Members of The Lamont Street Collective were officially evicted from their longstanding group home and event space in Mount Pleasant earlier today. Just as they vowed to do last month, they didn’t go quietly.
For about an hour this morning, a group of people linked arms and sang songs on the steps of the 41-year-old group home at 1822 Lamont St. NW as D.C. Police officers looked on. Their message? “We won’t yield.”
The collective’s members sang songs such as “All You Need Is Love” and “Solidarity Forever.” Some members also stood on the building’s roof above a large homemade banner that read “Thru-Out DC To $ & Power: We Won’t Yield Our Community.”
“It’s ridiculous to me how it’s not a crime to take someone’s home, but what we’re doing is a crime,” said Bryan Kovalick, one of the protesters. “I have housemates standing on the roof and inside willing to resist and willing to get arrested for this community.”
Despite the slogans and songs, the protest fizzled when police threatened to arrest some of the demonstrators for trespassing. Still, the act of civil disobedience was a victory for many of the group home’s past and present members.
“I think this is an amazing moment of non-violent, peaceful resistance,” said former Collective member Marzena Zukowska. “People are occupying space in a community that is so meaningful.”
Members of the animal rights organization Direct Action Everywhere will peacefully voice their opinions on caged animals in the zoo this Sunday at 1 p.m.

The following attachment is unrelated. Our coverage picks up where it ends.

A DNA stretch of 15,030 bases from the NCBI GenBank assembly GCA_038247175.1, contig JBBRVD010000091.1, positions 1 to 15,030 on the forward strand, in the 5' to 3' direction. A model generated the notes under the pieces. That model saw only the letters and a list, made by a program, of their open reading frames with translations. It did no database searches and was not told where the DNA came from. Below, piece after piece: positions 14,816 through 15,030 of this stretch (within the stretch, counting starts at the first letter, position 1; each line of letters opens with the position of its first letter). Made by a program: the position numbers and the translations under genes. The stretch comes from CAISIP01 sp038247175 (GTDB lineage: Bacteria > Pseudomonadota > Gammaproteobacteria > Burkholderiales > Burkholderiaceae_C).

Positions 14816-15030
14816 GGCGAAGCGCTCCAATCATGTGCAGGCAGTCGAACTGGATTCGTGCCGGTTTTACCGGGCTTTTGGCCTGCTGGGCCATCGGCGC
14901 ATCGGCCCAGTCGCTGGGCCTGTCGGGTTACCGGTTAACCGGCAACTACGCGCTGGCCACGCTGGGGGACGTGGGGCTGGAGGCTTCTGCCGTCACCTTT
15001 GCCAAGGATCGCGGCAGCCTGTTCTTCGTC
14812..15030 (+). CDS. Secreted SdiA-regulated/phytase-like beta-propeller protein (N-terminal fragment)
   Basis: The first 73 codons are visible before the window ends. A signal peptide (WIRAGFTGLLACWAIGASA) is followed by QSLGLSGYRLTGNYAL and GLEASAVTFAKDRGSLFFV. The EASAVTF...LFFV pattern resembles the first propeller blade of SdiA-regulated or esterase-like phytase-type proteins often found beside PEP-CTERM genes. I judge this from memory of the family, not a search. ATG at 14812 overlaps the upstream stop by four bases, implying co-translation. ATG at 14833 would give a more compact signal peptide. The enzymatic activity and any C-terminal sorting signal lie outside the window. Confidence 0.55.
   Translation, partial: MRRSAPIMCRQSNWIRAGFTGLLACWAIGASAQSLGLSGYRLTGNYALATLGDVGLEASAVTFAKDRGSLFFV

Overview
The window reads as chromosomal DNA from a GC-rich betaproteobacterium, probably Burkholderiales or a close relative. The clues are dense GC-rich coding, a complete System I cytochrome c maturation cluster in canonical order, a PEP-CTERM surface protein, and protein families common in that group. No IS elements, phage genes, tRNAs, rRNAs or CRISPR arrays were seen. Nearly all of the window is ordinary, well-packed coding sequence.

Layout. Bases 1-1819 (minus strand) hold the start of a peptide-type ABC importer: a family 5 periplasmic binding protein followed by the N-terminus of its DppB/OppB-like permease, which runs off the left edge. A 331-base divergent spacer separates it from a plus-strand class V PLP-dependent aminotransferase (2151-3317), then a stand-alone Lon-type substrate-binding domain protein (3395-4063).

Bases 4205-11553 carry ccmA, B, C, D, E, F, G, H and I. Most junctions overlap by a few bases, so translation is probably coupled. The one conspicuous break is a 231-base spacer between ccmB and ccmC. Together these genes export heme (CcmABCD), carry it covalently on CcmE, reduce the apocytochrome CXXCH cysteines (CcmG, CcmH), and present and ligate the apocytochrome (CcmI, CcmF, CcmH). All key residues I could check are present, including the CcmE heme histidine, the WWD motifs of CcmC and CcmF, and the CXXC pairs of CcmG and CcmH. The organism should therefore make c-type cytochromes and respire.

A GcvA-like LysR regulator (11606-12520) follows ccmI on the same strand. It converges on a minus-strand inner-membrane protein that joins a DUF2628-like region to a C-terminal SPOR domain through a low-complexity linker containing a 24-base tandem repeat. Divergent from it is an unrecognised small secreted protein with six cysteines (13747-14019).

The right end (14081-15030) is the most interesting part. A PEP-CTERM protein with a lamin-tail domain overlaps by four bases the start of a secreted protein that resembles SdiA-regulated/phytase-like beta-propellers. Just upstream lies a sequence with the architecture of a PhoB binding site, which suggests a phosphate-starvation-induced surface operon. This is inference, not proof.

“Zoos are like prisons,” said protest organizer Barbara Glick. “We don’t believe in these. We’re just trying to speak up about how animals suffer, whether it’s for entertainment, food, or clothing.”
Direct Action Everywhere is an international animal rights organization that calls for total animal liberation. The protest, Glick said, is meant to raise awareness over the “unnatural” conditions in which the animals are kept, and to call zookeepers out on their “hypocrisy.”
“Zoos don’t allow for natural behavior. They can’t mate naturally, get food naturally, they’re killing families,” said Glick. “The ironic part is how people talk about how much they love animals, but then walk around the zoo eating a hamburger.”
After the demonstration, the group plans to head to National Harbor to protest animals in circuses.
“It’s right before Independence Day, which is really perfect because we’re celebrating independence [by protesting],” Glick added.
Photo via Direct Action Everywhere
(Updated at 4:31 p.m.) Dozens of protesters gathered near the southern boundary of Dupont today to greet Donald Trump.
The protesters, many of whom came from the nearby Human Rights Campaign headquarters, stood on the corner of 17th and M streets NW and held signs that read “love conquers hate” and “Trump’s comments: the definition of racism.”
The Republican presidential nominee is visiting a law firm’s office today to be deposed in his legal dispute over a planned restaurant in his forthcoming hotel at the Old Post Office.
Trump reportedly avoided clashing with protestors on his way into the building by using a side entrance.
Naturally, other journalists took to Twitter to share their account of the protest:
Muslim women and supporters will meet in front of the Shaw Library tomorrow afternoon to protest the “disturbing incident” where a D.C. library officer allegedly asked a woman to leave the library for wearing a hijab and threatened her with arrest when she did not.